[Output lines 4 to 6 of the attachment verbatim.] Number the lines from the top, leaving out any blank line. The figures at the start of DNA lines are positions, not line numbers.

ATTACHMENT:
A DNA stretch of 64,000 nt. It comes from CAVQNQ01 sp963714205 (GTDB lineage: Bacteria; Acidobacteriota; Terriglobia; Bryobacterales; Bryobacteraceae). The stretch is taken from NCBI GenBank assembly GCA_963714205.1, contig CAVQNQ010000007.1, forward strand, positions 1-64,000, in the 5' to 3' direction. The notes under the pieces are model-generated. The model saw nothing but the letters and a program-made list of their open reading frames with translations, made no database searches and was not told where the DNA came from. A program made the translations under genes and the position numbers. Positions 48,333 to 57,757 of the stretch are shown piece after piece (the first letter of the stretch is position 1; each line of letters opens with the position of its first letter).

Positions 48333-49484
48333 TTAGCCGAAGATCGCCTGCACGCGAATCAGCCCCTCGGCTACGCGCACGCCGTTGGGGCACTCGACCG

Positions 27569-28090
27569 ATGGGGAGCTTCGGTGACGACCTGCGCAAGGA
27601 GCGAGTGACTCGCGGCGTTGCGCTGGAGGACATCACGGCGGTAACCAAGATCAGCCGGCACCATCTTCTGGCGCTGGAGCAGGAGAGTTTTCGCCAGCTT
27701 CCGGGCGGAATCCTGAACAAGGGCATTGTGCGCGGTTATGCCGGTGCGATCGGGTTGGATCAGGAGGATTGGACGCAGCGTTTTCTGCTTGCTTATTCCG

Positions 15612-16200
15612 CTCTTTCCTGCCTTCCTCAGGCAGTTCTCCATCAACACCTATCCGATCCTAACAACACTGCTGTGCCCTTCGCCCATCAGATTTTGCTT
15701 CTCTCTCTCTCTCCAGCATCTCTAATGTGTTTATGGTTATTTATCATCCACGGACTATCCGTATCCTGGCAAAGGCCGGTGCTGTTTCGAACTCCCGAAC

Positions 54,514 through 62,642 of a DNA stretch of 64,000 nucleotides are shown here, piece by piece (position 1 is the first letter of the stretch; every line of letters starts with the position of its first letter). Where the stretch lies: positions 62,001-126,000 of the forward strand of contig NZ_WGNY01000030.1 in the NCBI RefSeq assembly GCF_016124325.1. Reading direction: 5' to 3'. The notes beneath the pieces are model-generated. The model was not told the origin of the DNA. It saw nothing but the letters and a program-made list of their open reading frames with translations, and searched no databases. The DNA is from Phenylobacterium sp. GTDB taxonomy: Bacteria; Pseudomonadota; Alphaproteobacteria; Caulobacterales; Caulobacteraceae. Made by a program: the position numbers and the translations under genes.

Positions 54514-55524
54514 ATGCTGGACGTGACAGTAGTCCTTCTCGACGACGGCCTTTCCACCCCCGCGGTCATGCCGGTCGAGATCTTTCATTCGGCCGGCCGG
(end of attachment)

Positions 27569-28090
27569 ATGGGGAGCTTCGGTGACGACCTGCGCAAGGA
27601 GCGAGTGACTCGCGGCGTTGCGCTGGAGGACATCACGGCGGTAACCAAGATCAGCCGGCACCATCTTCTGGCGCTGGAGCAGGAGAGTTTTCGCCAGCTT